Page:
Working with Image Files
Image files are the primary source of data in PixInsight. In this document we'll learn how image files can be opened and saved, what image file formats are supported, and some special features of PixInsight's file I/O system.
Image Files Support
You can read and write image files in some standard formats that are widely used in the astrophotographic community. Supported formats in PixInsight LE 1.0 include FITS (Flexible Image Transport System), TIFF (Tagged Image File Format, 6.0 Specification), JPEG (Joint Photographic Experts Group), and user-defined RAW images. In addition, most Windows BMP (bitmap) files can be read but not written.
PixInsight assigns file formats to image files according to existing file extensions. In PixInsight LE 1.0, recognized file extensions are exclusively the following ones:
Supporting device-specific file formats has not been a design principle of PixInsight.
PixInsight can read and write grayscale and RGB color images in all of the formats supported. Image files in other color spaces, such as CMYK and CIE L*a*b*, for example, are not supported by PixInsight LE version 1.0.
Alpha channels are extra channels other than those strictly required to hold nominal pixel data. RGB color images require three channels for red, green, and blue. Grayscale images require a single channel for gray. Additional channels, i.e. a fourth channel in a RGB image or a second channel in a grayscale image, are considered as alpha channels.
Alpha channels are commonly used to store transparency masks in many image and video editing applications. PixInsight LE 1.0 can read and write alpha channels in FITS, TIFF and RAW image files to preserve existing information, but it will not let you do anything else with them.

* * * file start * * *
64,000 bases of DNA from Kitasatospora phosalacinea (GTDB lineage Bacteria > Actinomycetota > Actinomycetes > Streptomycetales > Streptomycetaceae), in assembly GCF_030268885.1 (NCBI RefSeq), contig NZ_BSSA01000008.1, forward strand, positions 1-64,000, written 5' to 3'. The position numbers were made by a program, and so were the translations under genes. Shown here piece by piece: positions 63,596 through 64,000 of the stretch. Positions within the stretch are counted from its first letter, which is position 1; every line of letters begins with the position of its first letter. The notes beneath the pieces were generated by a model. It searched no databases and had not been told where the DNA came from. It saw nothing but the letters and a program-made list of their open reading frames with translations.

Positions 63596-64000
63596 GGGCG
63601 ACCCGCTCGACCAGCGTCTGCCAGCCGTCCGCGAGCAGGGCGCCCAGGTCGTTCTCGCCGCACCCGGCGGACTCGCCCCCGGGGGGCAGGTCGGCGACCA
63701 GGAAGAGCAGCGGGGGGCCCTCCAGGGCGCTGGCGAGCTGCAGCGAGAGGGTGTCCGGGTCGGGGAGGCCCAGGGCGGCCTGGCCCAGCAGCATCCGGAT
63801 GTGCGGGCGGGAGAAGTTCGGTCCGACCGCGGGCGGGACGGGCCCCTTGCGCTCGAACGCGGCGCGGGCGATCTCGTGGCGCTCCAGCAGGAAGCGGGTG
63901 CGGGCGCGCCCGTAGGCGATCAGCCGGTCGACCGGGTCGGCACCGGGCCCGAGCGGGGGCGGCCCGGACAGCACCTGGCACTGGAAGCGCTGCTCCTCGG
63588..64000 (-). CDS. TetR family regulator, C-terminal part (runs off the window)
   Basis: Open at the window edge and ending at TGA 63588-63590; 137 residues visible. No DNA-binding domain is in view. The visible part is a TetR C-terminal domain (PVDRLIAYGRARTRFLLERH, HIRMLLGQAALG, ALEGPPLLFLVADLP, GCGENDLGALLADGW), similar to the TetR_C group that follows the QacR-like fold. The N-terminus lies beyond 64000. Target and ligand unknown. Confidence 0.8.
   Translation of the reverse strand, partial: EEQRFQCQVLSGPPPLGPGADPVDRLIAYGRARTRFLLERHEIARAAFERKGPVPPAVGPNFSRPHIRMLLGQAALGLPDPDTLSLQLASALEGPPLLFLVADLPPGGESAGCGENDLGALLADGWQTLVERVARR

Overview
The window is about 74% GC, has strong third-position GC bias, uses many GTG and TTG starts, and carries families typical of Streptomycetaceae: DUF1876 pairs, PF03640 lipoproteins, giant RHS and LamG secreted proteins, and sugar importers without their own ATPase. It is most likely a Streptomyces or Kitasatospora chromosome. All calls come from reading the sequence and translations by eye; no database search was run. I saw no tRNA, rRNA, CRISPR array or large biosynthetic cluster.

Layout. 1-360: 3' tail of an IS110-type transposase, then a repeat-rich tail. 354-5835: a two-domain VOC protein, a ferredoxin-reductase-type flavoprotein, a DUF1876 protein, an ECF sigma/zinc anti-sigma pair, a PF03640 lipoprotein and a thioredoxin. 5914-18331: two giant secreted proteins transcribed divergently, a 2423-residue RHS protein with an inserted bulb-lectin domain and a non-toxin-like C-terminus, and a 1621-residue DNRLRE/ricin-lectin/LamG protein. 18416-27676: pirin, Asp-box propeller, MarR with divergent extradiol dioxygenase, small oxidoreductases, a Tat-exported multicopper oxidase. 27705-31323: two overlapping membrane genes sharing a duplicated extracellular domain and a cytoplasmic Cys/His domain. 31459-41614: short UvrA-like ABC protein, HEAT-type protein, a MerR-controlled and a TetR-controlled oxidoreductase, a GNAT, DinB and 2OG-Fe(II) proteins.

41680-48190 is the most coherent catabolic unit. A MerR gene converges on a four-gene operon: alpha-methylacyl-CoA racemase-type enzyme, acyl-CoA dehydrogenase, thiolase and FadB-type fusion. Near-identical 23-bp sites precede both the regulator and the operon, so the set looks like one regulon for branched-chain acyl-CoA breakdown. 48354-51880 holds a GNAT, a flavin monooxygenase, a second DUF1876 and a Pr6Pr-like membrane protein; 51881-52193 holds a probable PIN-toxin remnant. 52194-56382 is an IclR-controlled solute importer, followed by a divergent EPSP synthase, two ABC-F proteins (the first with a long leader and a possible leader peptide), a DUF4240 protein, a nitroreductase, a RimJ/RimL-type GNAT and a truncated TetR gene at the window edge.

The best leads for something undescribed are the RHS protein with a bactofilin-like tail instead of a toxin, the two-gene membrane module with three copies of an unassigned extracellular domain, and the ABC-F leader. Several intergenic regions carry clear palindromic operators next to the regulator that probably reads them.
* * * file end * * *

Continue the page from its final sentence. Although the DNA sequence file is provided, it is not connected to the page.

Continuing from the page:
Along with the lossy compression scheme implemented by the JPEG specification, nondestructive compression is only implemented for the TIFF format. Two compression algorithms have been implemented for TIFF in PixInsight: the LZW algorithm and the ZIP algorithm. The ZIP algorithm is by far more efficient, faster, and much better implemented through the ZLIB library by Jean-loup Gailly and Mark Adler.
LZW has been the subject of severe patent policies by Unisys and its use is strongly discouraged. Despite the fact that most European and U.S. LZW patents have expired at the date of release of PixInsight LE, we cannot guarantee the availability of LZW compression in PixInsight Standard.
FITS compression is currently not supported in PixInsight. This is because we feel there is still no standard, well defined method for FITS data compression. There are, however, some proposed compression schemes for FITS that we are considering before making a final decision.
International Color Consortium (ICC) profiles embedded in FITS, TIFF and JPEG image files are fully supported by the color management system included in PixInsight LE, which in fact is exactly the same that has been implemented in PixInsight Standard.
Metadata in conformance to the well-known Information Interchange Model (IIM) of the International Press Telecommunications Council (IPTC) is supported. PixInsight supports IPTC IIM version 4.1 metadata in FITS, TIFF and JPEG files. See the related page on the IPTC website for more information on the IPTC IIM.
We are aware that supporting EXIF metadata is a must for PixInsight. Currently, EXIF metadata is not supported by any version of PixInsight.
The following FITS header keywords are reserved for private use by PixInsight.
The above keywords are used in the primary HDU (Header-Data Unit) of FITS files generated by PixInsight.
In addition, the following FITS extension HDU identifiers are also reserved by PixInsight:
Image File I/O Commands
Image file input/output commands have not been implemented as abstract processes in PixInsight. This means that, unless otherwise is said, a file I/O command will only apply to the current active image window. The active image window is placed at the top of the stack of image windows held in the main window's client area, and of course has a highlighted title bar.